On Monday, the National Bureau of Statistics announced that China’s population growth rate had fallen to its lowest level in six decades, with births barely exceeding the number of deaths in 2021. Over the past year, the government has made significant efforts to increase population growth and alleviate a demographic crisis, however, they have been largely unsuccessful. In China, 10.62 million babies were born in 2021, a rate of 7.52 per thousand people. During the same period, China recorded 10.14 million deaths, producing a population growth rate of just 0.34 per thousand people.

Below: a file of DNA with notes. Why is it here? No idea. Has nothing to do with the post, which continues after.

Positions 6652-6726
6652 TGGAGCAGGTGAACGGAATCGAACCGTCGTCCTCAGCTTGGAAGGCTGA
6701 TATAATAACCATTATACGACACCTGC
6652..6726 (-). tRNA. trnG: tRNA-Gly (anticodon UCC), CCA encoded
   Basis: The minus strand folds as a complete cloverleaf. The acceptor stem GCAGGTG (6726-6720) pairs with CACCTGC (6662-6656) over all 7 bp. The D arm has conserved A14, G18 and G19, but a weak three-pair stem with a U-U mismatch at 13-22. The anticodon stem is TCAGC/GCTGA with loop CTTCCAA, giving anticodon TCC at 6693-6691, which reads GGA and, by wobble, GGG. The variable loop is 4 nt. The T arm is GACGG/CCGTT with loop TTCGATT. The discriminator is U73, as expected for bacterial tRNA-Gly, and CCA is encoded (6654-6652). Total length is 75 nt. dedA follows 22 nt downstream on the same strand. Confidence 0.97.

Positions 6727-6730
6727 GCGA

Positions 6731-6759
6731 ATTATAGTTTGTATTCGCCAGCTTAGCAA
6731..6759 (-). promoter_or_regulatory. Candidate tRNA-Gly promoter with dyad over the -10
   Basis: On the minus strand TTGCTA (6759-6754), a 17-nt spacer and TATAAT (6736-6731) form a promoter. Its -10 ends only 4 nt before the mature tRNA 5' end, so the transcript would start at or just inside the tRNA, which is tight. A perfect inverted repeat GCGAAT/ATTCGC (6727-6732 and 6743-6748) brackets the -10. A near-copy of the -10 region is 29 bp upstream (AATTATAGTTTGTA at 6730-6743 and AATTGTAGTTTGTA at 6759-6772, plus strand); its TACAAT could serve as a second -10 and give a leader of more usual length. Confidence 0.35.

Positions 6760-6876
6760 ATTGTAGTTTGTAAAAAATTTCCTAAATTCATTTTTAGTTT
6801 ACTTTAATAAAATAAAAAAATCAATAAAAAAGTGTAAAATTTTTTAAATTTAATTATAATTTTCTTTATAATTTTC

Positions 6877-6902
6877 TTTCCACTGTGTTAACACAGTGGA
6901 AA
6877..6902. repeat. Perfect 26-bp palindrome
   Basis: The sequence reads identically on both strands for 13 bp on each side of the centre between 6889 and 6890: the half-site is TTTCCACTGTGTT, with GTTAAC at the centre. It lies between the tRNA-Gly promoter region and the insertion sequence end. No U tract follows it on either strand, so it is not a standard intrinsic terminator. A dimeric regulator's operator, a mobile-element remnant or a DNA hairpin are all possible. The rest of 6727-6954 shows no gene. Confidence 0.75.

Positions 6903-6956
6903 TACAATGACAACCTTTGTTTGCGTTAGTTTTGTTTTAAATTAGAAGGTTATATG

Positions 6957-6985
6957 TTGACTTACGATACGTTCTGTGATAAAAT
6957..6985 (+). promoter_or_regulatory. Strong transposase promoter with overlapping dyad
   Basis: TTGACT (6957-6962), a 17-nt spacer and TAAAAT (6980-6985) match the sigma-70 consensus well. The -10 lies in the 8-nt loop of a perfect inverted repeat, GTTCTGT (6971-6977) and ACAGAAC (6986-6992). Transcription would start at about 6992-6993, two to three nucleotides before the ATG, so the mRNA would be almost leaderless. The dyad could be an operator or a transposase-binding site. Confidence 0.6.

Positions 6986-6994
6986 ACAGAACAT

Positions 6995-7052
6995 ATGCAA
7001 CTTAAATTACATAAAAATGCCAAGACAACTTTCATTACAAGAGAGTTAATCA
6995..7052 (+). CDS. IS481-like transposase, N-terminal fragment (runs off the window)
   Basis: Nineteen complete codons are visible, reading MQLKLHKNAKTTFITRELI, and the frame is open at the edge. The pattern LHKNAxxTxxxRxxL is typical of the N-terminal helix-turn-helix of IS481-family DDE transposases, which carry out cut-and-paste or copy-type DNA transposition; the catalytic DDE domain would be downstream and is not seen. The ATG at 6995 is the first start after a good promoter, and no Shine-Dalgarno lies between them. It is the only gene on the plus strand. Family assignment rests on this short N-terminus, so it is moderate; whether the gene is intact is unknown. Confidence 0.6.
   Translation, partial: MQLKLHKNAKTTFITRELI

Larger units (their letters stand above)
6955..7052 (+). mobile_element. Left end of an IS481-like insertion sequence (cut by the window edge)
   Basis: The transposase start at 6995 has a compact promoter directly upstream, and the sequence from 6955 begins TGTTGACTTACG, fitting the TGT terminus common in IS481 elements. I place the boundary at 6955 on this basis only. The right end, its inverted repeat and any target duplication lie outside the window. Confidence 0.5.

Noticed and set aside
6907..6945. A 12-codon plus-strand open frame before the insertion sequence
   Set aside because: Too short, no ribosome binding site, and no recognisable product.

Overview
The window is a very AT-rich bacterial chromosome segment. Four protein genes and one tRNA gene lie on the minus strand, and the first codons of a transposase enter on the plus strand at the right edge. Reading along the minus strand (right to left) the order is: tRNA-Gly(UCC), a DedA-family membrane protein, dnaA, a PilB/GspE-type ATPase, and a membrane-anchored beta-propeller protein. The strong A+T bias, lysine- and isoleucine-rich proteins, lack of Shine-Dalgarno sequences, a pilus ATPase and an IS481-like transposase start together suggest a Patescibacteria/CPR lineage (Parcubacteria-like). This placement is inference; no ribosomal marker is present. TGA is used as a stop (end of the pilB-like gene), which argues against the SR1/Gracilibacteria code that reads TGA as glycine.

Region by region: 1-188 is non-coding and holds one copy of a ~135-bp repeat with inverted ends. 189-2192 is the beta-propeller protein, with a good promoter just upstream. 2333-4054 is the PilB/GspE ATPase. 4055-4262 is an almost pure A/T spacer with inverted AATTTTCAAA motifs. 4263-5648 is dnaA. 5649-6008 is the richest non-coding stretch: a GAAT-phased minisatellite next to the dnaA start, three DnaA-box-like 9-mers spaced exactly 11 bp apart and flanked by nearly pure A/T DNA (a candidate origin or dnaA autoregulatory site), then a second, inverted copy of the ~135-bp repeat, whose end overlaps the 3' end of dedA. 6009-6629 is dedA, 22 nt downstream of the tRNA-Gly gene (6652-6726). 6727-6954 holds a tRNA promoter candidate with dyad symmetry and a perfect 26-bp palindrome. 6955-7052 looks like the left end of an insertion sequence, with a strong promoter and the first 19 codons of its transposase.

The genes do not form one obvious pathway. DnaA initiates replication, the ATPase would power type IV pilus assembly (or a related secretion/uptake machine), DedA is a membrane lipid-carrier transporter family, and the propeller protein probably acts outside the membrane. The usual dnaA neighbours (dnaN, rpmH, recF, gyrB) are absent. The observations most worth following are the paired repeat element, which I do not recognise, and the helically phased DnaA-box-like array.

The recent results are added to the census of last May, which takes place once every ten years. The census revealed an average annual increase of 0.53%, down from 0.57% reported between 2000 and 2010. China is facing a demographic crisis, with forecasts of negative population growth looming. Figures on Monday showed that the proportion of people aged over 60 in China fell from 18.7% in 2020 to 18.9%. Beijing has already announced major reforms aimed at addressing the decline, including replacing the two-child policy introduced in 2016 and raising the retirement age. China’s high cost of living, delayed marriages and social immobility are frequently cited as factors contributing to young adults’ reluctance to have children. To address these factors, Beijing has banned expensive tutoring and pledged to improve access to childcare and maternity leave. However, the root cause could be much deeper than expected.